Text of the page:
Andre Ethier was more than 3.5
We had a joke at Dodger Thoughts when Andre Ethier was in the minor leagues that he was a 3.5. Meaning he probably wasn’t going to be good enough to be a major league starter but would be very valuable off the bench. Boy were we wrong.
Many players get that label. You could say that Andrew Toles and Alex Verdugo might be in that category until they prove they are major league starters.
Like many fans I’m going to miss Andre. Not just because he was here so long and you were comfortable with him but because he was a fun baseball player. He had passion, he could hit, he could hit for power, he could hit in the clutch (yeah, I said that), he could field, and he could throw. He wasn’t a five tool player but his tool was average to above average. The only thing that Andre could not do, was hit left-handed pitching. Yet many manager gave it a go. Even with a career OPS of .633 against left-handed pitching, his managers allowed him to garner 1200 plate appearances against them. Go figure
My history with Andre goes all the way back to his beginnings. While a member of the Oakland A’s he was on the same Arizona Fall League team in 2005 as Matt Kemp, James Loney, and Andy LaRoche. The 2005 Phoenix Desert Dogs
Name Age PA 2B 3B HR RBI OPS Andre Ethier* 23 105 7 3 2 21 1.093 Matt Kemp 20 99 6 3 3 16 1.021 James Loney* 21 65 2 0 5 17 .964 Andy LaRoche 21 100 9 0 0 15 .844 Tony Abreu# 20 88 6 1 1 7 .761
Provided by Baseball-Reference.com: View Original Table
I went out that fall to scout the best the Dodgers had to offer and spent almost a week in Arizona. Andre Ethier was very impressive but at the time he wasn’t a Dodger. He played both CF and RF switching up with Matt Kemp. Matt Kemp was the talk of the fall league team putting himself on the prospect map with thunderous home runs as one of the youngest players in the league. Andre was right behind him putting up an OPS over 1.000 but since Andre was already 23, he should have destroyed the AFL.
The first move that Ned Colleti made as the Dodgers general manager was to trade the beleaguered Milton Bradley, and the player he got was Andre Ethier. At the time Andre was in AA and if the price seemed cheap for a young major league center fielder it was only because Milton Bradley had blown his value with maturation issues. Given what he was working with, it seemed like a decent get for Ned.
Who knew at the time, it would be the best trade he ever made.
Andre reported to AAA and got off to such a great start he was with the Dodgers by May of 2006. By August 5th Andre was hitting .352 and the talk was if he could get enough plate appearances to win the batting title. I did not partake in those talks, I was pretty sure that if Andre played more, the more he would stop hitting at such lofty levels. Sure enough he hit a rough patch and his average fell from .352 to .308 as he hit just .132 in Sept. Andre would only get one plate appearance in the postseason. With his dismal finish the talk about being a 3.5 was being bandied about again.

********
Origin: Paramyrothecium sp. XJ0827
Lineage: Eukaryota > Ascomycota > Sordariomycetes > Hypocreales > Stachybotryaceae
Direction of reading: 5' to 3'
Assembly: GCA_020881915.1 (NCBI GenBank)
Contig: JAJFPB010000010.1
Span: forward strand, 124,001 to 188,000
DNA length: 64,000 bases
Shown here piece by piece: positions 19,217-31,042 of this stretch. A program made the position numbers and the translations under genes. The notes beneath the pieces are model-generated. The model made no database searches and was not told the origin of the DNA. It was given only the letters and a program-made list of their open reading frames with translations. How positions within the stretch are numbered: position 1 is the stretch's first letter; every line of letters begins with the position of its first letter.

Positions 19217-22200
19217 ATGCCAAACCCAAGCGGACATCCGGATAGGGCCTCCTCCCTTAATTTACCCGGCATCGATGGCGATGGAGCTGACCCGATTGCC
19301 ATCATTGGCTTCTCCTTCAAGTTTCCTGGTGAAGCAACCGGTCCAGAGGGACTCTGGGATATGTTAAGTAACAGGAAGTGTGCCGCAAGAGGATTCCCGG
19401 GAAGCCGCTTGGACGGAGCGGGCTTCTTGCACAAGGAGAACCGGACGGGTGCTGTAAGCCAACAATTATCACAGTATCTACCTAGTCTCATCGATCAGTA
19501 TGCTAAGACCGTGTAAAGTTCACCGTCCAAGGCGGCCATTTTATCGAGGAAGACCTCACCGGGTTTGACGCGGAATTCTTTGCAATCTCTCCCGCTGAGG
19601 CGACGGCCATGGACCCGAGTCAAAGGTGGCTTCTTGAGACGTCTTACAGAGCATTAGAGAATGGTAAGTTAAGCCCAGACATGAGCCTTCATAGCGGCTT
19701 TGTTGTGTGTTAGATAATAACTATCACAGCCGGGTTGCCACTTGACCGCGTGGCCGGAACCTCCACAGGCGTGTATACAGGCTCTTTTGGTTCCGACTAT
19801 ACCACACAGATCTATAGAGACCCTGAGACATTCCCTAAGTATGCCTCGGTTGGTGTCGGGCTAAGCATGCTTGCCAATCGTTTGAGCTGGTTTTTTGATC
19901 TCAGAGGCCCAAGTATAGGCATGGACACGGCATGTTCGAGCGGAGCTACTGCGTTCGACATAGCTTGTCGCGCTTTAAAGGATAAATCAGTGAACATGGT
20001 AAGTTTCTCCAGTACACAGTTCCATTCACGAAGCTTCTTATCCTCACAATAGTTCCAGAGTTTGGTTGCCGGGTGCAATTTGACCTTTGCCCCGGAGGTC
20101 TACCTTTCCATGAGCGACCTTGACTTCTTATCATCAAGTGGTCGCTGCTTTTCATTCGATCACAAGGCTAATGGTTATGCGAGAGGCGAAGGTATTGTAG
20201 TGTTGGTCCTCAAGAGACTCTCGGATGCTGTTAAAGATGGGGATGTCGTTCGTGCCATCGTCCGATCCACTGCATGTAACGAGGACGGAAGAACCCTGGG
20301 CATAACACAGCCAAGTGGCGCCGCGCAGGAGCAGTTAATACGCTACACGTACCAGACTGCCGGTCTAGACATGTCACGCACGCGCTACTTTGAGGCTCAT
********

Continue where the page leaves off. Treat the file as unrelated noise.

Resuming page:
In 2007 Ned hedged his bets and brought in Luis Gonzalez to play in the outfield. That left Andre/Kemp/Luis battling for at bats. Andre ended up with the most but offensively he was just equal to Gonzalez while Matt Kemp was showing the power that would be his talking point until he hit a wall in Colorado a few years later. Andre was good but there was still the talk that he might not be the answer as a full time outfielder. The jury on 3.5 was still in session.
Andre entered 2008 without a full time job. The Dodgers had signed Andruw Jones this time to be the CF. Andre would need to fight Matt Kemp and Juan Pierre for playing time but by the end of spring training Andre was a starting outfielder. Andruw Jones played his way off the Dodger roster and Matt Kemp become the starting CF with Andre in Right and Pierre in left. The Dodgers would acquire Manny Ramirez and the outfield was now a powerful trifecta of Ethier/Kemp/Ramirez. 2008 would be the first of three years in a row where Andre would put up an OPS+ of 132 or 133. The talk of 3.5 had become historical and was no longer relevant.
In 2009 and 2010 he become known as the walk-off king.
It was uncanny how many times Andre came through time and time again.
Basically from 2008 – 2013 Andre was a mainstay in the Dodger outfield and a big part of the Dodger offense. He was always underrated but every year you could find him as one of the top offensive outfielders in the National League.
Because of his consistency the Dodgers signed him to a five year deal on June 12, 2012 worth 85M. Just like Matt Kemp it would quickly become an albatross contract. Andre finished 2012 in good style and did well in 2013 but in 2014 just one year into the deal he got hurt and at age 32 saw his OPS drop 30 points and fall below 100 for the first time in his career.
Andre bounced back in 2015 to have an outstanding season but that would be the last hurrah for Andre. In both 2016 and 2017 he would get hurt during the spring and miss 5/6 of season, showing up in Sept for some pinch hitting duties.
Even as he became the forgotten Dodger due to injuries, he remained a fan favorite as you could tell during the postseason player introductions in 2017.
His final at-bat with the Dodgers was a pinch hit single to drive in the only run in game seven of the World Series. That was a great way to go out, and I’m happy I saw the last hit of Andre Ethier in a Dodger uniform.
I don’t know where Andre will end up in 2018 but I sure hope he does well. Even if it is the Giants.
- Posted in: Los Angeles Dodger History ♦ Uncategorized
- Tagged: Andre Ethier, Matt Kemp
Wonderful job Here!
Every time Ethier would comes up to bat
Robert will say that swing is the mirror image of the one his older brother employed.
And it is true.
Great memories all the way around.